Forest Haven

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Forest Haven
Opened 1925
Closed 1991 (as a mental health facility)
Current Status Closed
Building Style Cottage Plan
Location Laurel, MD
Alternate Names
  • District Training School for the Mentally Retarded
  • District of Columbia Children's Center
  • Oak Hill Youth Center


Congress built the brick campus in 1925 as a place to exile people classified as "idiots" from the nation's capital and hide them in a rural area, records show. The District of Columbia was feeling political pressure from the then-wealthy Logan Circle neighborhood to close the nearby Washington Home For Colored Idiots.

Some of those who built Forest Haven as a replacement for the Washington Home may have had good intentions. Residents lived in tree-shaded dorms with bucolic names such as Elm or Poplar Cottage. Counselors taught residents to tend crops, milk cows and work in the laundry room. Forest haven was initialy considered a "progressive" institution by the standards of the time, there were baseball fields, a pool and gymnasium. But as the years went on and the district suffered from financial crises,and by the 1960's virtualy all recreation and education stopped. Following worsening conditions and a barrarage of abuse allegations, in 1978 a civil lawsuit was filed by parents of many children at forest haven, this massive lawsuit eventualy led to many patients being transfered to group homes in the area, where they were able to recive more attentative care.

While initialy meant for children with serious disabilities (called "retarded" in the 20th century) Forest haven started to reflect a story all too common in Mental institutions, in the mid 20th century especialy the institution was used more and more as a convienient dumping grounds, Forest Haven became the home to many people who had relativley minor learning disabilities such as Dyslexia and physical disabilities such as blindness. Children who did not speak English as their native language were also sometimes dumped here, many of these people could take care of themselves and only needed help from parents however due to social stigmas in the 60's many of these people where dumped in these facilities. In 1974 twenty perfectly functional orphans were also sent to Forest Haven purley because the orphanage they were housed in had closed. Forest haven was not just overcrowded but also understaffed, with up to 100 open positions, these positions were not filled mostly due to a lack of funds and inability to pay a large number of staff.:Like many other institutions throughout the country Forest Havens problems came from stigmitization of mental disabilities (wich led to many people dumping their disabled children and overcrowding at these institutions) and decades of state budget cuts (wich led to these institutons not being able to hire addaquite staff or even make needed repairs to buildings).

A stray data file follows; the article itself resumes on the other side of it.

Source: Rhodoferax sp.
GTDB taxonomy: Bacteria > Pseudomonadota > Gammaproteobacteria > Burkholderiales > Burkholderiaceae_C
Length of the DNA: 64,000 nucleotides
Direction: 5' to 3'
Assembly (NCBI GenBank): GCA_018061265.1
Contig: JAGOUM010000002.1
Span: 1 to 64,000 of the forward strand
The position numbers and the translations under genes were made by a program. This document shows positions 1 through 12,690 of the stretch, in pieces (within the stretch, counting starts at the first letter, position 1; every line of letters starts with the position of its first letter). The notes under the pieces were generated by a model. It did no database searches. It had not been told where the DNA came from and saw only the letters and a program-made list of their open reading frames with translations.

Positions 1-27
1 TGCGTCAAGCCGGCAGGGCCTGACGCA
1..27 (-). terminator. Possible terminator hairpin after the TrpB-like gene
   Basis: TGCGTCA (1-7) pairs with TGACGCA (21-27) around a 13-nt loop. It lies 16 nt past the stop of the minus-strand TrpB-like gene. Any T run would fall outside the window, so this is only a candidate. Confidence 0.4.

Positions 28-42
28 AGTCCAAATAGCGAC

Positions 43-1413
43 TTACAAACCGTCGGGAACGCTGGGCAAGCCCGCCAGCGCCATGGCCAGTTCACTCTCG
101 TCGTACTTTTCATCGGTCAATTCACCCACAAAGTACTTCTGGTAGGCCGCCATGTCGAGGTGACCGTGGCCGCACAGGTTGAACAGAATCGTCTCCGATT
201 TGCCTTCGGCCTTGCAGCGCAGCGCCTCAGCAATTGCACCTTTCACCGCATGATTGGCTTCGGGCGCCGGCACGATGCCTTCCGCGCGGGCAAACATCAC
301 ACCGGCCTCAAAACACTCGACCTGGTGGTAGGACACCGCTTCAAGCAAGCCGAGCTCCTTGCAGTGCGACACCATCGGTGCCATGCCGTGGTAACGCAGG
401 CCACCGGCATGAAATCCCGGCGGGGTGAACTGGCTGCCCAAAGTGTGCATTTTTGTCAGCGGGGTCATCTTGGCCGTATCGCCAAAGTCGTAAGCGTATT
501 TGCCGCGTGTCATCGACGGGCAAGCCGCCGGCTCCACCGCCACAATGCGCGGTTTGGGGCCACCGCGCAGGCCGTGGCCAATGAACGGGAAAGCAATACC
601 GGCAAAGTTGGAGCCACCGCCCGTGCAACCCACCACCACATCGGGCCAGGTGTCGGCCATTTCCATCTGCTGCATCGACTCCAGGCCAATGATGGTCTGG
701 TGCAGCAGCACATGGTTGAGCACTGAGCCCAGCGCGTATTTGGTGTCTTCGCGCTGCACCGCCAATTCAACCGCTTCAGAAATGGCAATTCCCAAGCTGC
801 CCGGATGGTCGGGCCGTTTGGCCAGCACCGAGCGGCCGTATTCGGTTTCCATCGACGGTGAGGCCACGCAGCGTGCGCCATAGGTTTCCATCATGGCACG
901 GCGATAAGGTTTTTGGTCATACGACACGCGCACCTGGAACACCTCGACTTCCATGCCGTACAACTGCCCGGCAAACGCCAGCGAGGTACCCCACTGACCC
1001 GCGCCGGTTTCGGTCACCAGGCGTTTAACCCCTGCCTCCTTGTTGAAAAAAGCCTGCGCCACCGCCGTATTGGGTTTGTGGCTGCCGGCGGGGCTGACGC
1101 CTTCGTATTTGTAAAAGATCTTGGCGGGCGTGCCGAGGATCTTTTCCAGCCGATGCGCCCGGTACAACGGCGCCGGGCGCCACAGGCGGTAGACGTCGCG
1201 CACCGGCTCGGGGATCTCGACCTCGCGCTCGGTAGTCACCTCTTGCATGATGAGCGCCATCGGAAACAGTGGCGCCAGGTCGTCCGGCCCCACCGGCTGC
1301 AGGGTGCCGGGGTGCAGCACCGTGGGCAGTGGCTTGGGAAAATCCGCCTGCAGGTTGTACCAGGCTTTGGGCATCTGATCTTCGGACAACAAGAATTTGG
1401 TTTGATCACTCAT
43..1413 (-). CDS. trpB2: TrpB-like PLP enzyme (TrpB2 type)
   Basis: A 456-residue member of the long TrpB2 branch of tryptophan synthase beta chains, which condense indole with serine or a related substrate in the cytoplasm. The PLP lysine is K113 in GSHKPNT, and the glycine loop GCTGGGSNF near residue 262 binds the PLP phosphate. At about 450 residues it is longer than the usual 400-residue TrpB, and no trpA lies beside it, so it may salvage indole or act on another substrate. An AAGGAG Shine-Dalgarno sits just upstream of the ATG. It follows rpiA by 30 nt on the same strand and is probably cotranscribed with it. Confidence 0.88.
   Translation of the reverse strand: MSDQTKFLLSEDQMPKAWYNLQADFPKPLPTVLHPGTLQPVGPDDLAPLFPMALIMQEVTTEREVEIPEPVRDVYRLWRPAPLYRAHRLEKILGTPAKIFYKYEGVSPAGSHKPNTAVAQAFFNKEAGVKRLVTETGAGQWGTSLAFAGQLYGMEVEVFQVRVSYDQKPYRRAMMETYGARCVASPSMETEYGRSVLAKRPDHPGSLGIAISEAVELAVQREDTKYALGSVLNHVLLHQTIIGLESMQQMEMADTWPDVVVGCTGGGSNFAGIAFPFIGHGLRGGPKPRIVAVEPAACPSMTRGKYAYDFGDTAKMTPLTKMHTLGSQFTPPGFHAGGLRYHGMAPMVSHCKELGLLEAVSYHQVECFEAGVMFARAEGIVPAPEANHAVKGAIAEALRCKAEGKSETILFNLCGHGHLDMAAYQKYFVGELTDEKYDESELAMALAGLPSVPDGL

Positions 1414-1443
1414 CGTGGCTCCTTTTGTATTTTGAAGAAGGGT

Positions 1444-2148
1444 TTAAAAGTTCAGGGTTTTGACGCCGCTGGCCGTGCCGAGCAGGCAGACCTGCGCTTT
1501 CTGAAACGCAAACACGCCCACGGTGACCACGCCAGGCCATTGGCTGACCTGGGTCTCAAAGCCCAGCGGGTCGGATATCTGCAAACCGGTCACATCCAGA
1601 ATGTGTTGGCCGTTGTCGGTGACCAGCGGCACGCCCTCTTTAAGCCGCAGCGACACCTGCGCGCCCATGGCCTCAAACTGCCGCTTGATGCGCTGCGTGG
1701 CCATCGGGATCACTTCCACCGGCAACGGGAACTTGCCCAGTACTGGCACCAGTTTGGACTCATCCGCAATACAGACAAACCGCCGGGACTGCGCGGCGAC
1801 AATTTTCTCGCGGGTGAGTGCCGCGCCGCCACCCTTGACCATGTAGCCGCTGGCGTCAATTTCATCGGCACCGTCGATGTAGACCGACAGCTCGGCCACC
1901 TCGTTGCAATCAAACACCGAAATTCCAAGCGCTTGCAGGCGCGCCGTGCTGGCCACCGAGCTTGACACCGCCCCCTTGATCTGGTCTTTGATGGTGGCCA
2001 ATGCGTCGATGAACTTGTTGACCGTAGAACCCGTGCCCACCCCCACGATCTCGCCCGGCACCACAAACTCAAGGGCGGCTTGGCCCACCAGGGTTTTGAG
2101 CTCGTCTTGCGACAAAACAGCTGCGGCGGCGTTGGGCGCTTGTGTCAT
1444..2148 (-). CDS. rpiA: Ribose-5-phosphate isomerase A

The residents' bodies and bank accounts were abused. A district court in September 1981 convicted a Forest Haven worker of stealing $40,000 from residents' savings accounts. Staff members locked dozens of residents, naked except for adult-sized diapers, in rooms stripped of furniture other than wooden benches, according to the 1976 lawsuit. Some residents were tied to beds and chairs, and some choked to death on food the staff fed to them while they were restrained. A doctor serving the institution was ruled to be "professionally incompetent" by the Maryland Commission on Medical Discipline in 1988. [1]

The facility was closed on October, 14th, 1991. The closure was enforced through a federal court order after years of allegations of abuse, medical incompetence, and several deaths of aspriration pneumea. The last resident of forest haven was relocated on september, 29th, 1991.


When the residents died, the staff dumped them into unmarked graves in a field near the administration building. Nothing told passers-by that there were bodies beneath the grass from the first burial in 1928 until 1982, when families raised a single gray monument as a memorial to the 389 dead. Due to poor planning and hasty burial some grave sights have been disturbed by erosion from the Little Patuxent River.